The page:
The 2000 Kansas Legislature underscored the preference for openness in public records by enacting K.S.A. 45-229.[14] In this statute, law makers reiterated the criteria by which closure laws should be measured "It is the intent of the legislature that exceptions to disclosure under the open records act shall be created or maintained only if: (1) The public record is of a sensitive or personal nature concerning individuals; (2) the public record is necessary for the effective and efficient administration of a governmental program; or (3) the public record affects confidential information."

    This preference for openness in public records remains the starting place of every KORA issue.

    1. Definitions and Application

      When determining whether particular information must be disclosed, the first two issues are always whether a record exists containing that information and, if so, whether it falls under the scope of the KORA. The KORA applies to "public records," which is defined as "any recorded information, regardless of form or characteristics, which is made, maintained or kept by or is in the possession of any public agency including, but not limited to, an agreement in settlement of litigation involving the Kansas public employees retirement system and the investment of moneys of the fund."[15] The Act does not require the creation of a public record in order to respond to a request for information, nor does it apply to records that do not meet the statutory definition of a public record.[16] These are important distinctions that must always be considered in determining whether the KORA rules must be followed.

      Because the KORA applies to "any recorded information regardless of form or characteristics," "public records" are not restricted only to analog or written records.[17] Computer data is a "record."[18] Pictures may be a public record.[19] Thus, in order to determine whether a public record exists, the public agency receiving a request for records or information has a duty to make reasonable inquiries and searches.[20] However, records not yet in existence are not subject to the Act. A prospective or standing request for "records as they become available" is not enforceable.[21] The KORA does not require that a record be created in order to respond to requests or in order to answer questions asking for "information."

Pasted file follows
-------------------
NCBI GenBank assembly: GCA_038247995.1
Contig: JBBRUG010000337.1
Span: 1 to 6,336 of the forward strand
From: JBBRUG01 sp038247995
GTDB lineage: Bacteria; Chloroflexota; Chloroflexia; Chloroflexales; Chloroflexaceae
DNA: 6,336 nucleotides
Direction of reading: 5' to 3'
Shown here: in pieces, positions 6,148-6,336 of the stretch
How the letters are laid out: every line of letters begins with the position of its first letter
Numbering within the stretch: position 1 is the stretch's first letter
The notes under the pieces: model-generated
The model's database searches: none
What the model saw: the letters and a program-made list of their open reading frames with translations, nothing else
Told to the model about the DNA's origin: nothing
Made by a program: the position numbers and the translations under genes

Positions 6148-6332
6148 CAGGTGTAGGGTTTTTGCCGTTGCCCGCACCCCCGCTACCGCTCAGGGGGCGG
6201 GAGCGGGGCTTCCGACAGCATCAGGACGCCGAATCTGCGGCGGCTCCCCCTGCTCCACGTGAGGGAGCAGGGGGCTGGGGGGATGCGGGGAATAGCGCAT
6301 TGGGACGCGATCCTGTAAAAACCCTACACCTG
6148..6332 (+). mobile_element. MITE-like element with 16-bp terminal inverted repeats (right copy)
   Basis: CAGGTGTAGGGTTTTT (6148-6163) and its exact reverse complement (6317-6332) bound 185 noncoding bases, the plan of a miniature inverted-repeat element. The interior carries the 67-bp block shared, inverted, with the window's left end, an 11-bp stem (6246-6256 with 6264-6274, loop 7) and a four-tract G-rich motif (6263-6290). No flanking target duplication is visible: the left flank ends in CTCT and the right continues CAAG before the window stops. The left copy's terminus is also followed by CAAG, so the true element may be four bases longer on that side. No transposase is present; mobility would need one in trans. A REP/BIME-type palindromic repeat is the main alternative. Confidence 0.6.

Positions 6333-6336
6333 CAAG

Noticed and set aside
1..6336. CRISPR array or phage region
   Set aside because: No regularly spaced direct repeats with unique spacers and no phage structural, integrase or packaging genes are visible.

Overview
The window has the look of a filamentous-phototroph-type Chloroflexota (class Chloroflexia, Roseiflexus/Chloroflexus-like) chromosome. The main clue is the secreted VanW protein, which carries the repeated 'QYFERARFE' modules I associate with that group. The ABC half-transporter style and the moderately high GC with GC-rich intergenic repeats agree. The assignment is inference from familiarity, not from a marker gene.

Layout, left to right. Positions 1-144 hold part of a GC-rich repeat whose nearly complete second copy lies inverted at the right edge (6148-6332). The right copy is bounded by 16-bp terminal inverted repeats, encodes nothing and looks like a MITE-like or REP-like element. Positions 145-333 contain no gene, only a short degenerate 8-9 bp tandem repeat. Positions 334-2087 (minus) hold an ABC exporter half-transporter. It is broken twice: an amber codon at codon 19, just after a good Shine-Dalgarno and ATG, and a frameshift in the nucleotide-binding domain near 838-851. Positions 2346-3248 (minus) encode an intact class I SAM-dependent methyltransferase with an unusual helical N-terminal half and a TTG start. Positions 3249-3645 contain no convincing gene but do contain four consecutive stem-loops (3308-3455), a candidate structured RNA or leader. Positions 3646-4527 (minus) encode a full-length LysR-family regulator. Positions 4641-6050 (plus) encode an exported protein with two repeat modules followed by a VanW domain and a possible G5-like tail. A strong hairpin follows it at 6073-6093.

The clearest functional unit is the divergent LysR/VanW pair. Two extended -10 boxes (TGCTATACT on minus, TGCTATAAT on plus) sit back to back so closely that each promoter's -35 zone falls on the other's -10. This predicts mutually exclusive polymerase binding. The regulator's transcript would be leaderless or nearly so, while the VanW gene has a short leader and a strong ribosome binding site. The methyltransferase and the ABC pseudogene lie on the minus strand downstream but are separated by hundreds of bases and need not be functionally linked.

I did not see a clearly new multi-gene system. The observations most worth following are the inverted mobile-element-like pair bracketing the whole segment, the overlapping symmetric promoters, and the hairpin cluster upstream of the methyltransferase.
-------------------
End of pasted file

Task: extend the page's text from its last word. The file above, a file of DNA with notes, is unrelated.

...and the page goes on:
Another preliminary issue under the KORA is whether the entity possessing the record actually qualifies as a public agency subject to that Act. K.S.A. 45-217(e) defines a public agency subject to the KORA as "the state or any political or taxing subdivision of the state or any office, officer, agency or instrumentality thereof, or any other entity receiving or expending and supported in whole or in part by the public funds appropriated by the state or by public funds of any political or taxing subdivision of the state."[22] An entity is not subject to the KORA solely because it receives public funds in exchange for goods or services.[23] Likewise, the KORA does not apply to certain public officials as individuals.[24]

      The KORA definition of a public agency is easily applied to state agencies, and the more common categories of local government entities such as counties, cities, townships, rural water districts and school boards. However, deciding whether the KORA applies to other types of entities often requires a case by case analysis of all the facts concerning the creation, duties, funding, and general authority of the entity in question. Although most private entities are not subject to the KORA, some nonprofit corporations are if they meet certain tests.

      The Kansas Attorney General opined that a not-for-profit corporation providing mental health services was subject to the KORA because there was specific statutory authorization for contracts with such nonprofits and it was performing a traditional government function.[25] Likewise, a nonprofit city hospital was found to be under the KORA because it was authorized by statute and created by a city.[26]

      Other entities that interact with the government have been found to be exempt from KORA application. The Attorney General looked at the NCAA and Wichita State University Endowment Association, and found that neither was subject to KORA, in part because members merely paid dues in exchange for services provided, but also because nongovernment functions were involved.[27]

      In examining a private entity for KORA applicability, the rules and cases from other states generally turn on (1) the extent of public funding, (2) whether there is a specific...